The Democratic Progressive Party (DPP) ,which is Taiwan’s current governing party, has been a strong opponent of the casino industry for a number of years and has not been in favor of licensing casinos on Taiwan’s outlying islands.

Bill Bryson of Global Market Advisors LLC (GMA) believes that the government might adopt a new stance as the people from the outlying islands are in favour of legalizing the casino industry which they believe will provide thousands of jobs and give the local economy a much needed boost.

The DPP government was elected in the country’s Legislative Yuan and Executive Yuan based on a number of key promises that was made. Two of these key promises involved creating new employment opportunities and making the economy better. Bryson believes that the government will be able to keep both of these promises by introducing new gaming legislation that would result in the development of new casinos on the outlying islands. Should the new law been approved, billions of dollars in foreign investment would be pumped into casino industry and thousands of job opportunities will be created.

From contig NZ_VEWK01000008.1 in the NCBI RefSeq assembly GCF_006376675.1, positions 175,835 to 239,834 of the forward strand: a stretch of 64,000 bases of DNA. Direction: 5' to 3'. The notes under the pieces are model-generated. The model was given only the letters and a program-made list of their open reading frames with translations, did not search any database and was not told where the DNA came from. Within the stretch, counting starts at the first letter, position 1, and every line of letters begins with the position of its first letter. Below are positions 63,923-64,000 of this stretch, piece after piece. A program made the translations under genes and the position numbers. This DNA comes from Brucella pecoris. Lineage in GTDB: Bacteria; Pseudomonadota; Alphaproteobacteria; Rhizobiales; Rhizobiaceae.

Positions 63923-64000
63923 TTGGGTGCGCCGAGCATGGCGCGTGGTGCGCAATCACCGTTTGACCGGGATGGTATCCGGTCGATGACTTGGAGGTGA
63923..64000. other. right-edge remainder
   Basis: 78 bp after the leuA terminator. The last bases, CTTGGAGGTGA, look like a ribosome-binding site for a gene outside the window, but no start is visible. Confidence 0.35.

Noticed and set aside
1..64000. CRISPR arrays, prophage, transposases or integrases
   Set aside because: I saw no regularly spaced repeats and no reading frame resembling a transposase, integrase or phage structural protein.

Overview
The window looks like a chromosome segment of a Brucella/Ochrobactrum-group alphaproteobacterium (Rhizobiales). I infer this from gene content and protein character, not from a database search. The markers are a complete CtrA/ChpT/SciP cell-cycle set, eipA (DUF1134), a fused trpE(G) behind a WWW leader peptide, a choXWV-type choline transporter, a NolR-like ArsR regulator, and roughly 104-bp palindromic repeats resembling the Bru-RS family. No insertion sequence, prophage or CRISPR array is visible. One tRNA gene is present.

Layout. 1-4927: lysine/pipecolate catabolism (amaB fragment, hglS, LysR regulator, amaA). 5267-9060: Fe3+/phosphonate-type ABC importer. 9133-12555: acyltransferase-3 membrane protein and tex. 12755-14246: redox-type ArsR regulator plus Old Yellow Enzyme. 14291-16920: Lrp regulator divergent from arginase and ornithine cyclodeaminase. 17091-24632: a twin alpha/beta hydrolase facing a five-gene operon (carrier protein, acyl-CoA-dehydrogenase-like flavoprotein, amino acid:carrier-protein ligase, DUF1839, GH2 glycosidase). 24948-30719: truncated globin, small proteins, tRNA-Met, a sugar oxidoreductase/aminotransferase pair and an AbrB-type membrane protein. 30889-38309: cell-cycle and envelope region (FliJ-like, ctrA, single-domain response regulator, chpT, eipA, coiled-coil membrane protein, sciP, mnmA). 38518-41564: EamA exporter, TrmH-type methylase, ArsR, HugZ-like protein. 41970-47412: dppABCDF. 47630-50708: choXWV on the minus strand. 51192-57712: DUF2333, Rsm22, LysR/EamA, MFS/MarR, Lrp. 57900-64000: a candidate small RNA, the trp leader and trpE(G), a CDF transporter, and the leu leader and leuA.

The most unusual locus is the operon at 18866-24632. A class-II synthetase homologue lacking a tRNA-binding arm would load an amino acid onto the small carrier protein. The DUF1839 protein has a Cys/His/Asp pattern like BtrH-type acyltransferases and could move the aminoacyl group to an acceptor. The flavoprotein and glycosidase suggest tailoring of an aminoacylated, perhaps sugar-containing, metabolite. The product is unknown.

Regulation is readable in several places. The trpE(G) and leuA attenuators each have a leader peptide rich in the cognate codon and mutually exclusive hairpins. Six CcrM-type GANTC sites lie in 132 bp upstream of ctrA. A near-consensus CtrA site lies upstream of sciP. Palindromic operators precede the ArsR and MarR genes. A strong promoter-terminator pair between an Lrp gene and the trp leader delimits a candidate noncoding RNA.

The government has discussed the possibility of approving a casino in either one of the outlying islands of Penghu, Matsu and Kinmen for a number of years. When the new DPP government came to power and Tsai Ing-wen was elected president, Brokerage Union Gaming Securities Asia Ltd stated that it would become a lot more difficult for casino legislation to be approved under Ing-wen’s tenure.

However in May 2016, the country’s Central News Agency confirmed that over 5,000 signatures from voters in Penghu were collected who were in favour of legalizing casinos on the island. The 5,000 signatures were sufficient to create a new referendum to push for the legalization of casinos on the island. Taiwan’s central government will have to make the final decision on whether casinos can be legalized.

The central government requires the ‘Tourism Casino Administration Act’ to be approved in the Legislative Yuan before it can legalize the casino industry in Penghu. The Act has been stalled since 2013 when the island of Matsu was looking to legalize the casino industry.

In a statement, Bryson said “While the Legislative Yuan was not willing to pass the [Tourism Casino Administration] Act for the sake of Matsu alone, the Legislative Yuan might be more inclined to pass the Act if a majority of the eligible offshore islands have held successful referenda.”

The success of Taiwan’s casino industry will be invariably tied to the visa policies of Mainland China. China’s government made it clear in 2015 that they would not allow their citizens to travel and gamble at Taiwan’s outlying casinos.